The Trump administration warned states and health care providers not to discriminate against people with disabilities as Coronavirus spreads. In a bulletin issued March 28th, the U.S. Department of Health and Human Services’ Office for Civil Rights said that the Americans with Disabilities Act, Section 504 of the Rehabilitation Act and other laws prohibiting discrimination in federally-funded health programs remain in effect.
“As such, persons with disabilities should not be denied medical care on the basis of stereotypes, assessments of quality of life, or judgments about a person’s relative ‘worth’ based on the presence or absence of disabilities. Decisions by covered entities concerning whether an individual is a candidate for treatment should be based on an individualized assessment of the patient based on the best available objective medical evidence.”Civil Rights, HIPAA, and the Coronavirus Disease 2019, Office for Civil Rights – U.S. Depart of Health and Human Services (HHS)
Fight for Your Rights
This knowledge is critical if you find yourself advocating for the continuing care of your loved one and to protect s/he against discrimination. With increasing focus on a doctor’s prerogative to ration care to patients with the greatest chance of survival, you need to be armed with every argument at your disposal to fight for equal care. My experience is that the last thing most doctors want to do is ration care but the situation is so severe in some geographies that they may have no choice. When asked what people should do to be prepared for a hospital stay, a New York City doctor said the number one thing is to be prepared for end-of-life discussions.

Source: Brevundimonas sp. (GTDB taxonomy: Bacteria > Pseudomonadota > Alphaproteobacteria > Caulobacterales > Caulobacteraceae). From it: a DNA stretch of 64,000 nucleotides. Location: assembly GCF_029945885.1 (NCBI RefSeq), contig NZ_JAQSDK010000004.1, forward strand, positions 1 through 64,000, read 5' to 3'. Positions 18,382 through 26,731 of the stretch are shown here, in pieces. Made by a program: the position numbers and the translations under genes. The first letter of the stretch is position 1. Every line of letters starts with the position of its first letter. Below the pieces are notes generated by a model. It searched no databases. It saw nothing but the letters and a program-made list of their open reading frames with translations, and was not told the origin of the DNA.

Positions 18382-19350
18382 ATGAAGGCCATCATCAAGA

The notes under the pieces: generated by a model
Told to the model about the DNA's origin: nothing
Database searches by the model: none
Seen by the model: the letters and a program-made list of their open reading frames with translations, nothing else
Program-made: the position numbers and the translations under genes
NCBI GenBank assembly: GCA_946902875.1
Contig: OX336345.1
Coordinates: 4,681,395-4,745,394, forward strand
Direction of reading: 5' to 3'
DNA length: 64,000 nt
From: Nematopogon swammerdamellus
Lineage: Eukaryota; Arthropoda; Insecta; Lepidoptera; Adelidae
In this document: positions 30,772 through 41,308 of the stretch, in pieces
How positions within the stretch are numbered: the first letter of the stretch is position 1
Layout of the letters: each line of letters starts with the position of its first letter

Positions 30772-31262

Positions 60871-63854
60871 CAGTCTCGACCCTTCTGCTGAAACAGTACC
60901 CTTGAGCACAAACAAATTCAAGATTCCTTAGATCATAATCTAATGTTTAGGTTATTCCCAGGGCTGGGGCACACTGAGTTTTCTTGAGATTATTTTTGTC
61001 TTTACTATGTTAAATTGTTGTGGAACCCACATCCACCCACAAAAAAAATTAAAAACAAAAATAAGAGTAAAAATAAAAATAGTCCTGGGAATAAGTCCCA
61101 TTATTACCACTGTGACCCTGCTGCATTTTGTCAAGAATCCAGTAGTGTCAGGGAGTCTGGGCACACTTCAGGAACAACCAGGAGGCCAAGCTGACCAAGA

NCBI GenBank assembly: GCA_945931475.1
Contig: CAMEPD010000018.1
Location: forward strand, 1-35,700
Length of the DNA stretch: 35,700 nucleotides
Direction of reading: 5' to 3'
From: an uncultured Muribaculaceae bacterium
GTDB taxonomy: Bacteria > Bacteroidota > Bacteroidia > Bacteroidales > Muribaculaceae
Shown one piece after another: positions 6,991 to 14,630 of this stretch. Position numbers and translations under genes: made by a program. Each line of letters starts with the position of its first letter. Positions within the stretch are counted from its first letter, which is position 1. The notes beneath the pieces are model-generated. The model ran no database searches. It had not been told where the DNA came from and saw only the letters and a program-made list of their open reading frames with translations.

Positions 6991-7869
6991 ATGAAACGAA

Most states have some form of Office of Health Care Advocate that may help educate you on rules in your geography and, in some cases, directly advocate for your needs. A Google search for “disability covid-19” returns many country and state-specific resources. Look at your particular situation, learn about your rights, gather any paperwork you need such as a living will, etc., and be prepared to make hard decisions and fight if needed.
Clearly, this is a difficult topic that can’t be adequately covered in a single post, so please leave me a comment or send me an email about your concerns and I’ll try to recommend resources to assist you.